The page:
Channeling water along changing crystals
22 March 2023
Published online 27 July 2014
A new research proposes a model for how calcium signaling is able to activate distant effectors, without raising its own levels throughout the cell by extension.
Cells perceive their environment and communicate with other cells by exchanging chemical messages. These are received and interpreted by other cells and initiate a cascade of secondary intracellular messengers that direct specific cellular responses.
Calcium (Ca2+) is an important secondary messenger involved in a wide range of physiological processes, from muscle contraction to fertilization. It was not clear how some mid-range Ca2+ signals are able to specifically activate distant effectors, without a rise in Ca2+ levels that would activate other effectors in the cell as well.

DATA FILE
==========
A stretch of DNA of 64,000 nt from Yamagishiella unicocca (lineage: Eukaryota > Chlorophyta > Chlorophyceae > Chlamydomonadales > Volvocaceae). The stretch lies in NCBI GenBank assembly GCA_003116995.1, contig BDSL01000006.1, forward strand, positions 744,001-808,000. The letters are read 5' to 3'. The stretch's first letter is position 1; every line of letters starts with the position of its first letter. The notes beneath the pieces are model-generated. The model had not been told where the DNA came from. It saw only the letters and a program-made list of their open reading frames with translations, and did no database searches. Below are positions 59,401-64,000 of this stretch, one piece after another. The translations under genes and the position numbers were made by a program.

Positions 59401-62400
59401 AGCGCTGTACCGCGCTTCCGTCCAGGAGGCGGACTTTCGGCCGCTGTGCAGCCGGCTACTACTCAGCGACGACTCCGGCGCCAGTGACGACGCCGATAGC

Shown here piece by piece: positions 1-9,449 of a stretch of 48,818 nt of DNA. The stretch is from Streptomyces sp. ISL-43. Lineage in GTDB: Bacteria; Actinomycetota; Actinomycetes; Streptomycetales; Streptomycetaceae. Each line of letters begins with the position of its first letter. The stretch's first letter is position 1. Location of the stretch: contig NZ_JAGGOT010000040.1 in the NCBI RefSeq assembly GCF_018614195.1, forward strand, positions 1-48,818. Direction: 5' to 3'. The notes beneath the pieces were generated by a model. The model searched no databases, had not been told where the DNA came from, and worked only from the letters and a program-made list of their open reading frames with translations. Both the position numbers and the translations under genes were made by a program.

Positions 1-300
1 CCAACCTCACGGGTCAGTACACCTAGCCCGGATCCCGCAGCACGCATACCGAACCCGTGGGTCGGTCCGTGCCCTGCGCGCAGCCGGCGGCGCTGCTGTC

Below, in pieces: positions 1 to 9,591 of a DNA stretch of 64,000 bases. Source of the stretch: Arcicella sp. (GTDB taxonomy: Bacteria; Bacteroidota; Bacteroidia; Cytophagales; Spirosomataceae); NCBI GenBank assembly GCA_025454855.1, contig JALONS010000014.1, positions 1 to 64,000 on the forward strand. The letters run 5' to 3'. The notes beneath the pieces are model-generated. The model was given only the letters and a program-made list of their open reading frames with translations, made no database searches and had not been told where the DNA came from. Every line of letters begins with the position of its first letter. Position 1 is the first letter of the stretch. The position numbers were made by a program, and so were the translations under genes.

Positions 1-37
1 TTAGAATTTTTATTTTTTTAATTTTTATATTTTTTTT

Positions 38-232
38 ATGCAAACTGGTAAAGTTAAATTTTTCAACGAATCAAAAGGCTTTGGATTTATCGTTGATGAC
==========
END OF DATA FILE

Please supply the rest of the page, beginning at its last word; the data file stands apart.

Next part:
In their model, Raphaël Courjaret and Khaled Machaca of the Weill Cornell Medical College in Qatar suggest that Ca2+ ions entering the cell through an influx pathway known as store-operated Ca2+ entry (SOCE) are pumped into the cell’s endoplasmic reticulum, and then re-released at a location farther away that is closer to the effector1. This way, Ca2+ journeys to the location where it brings about its effect, without increasing global Ca2+ levels throughout the cell.
The team used electrophysiological techniques and observed the localization of components of their proposed pathway by confocal microscopy to validate their model, which was published in Nature Communications.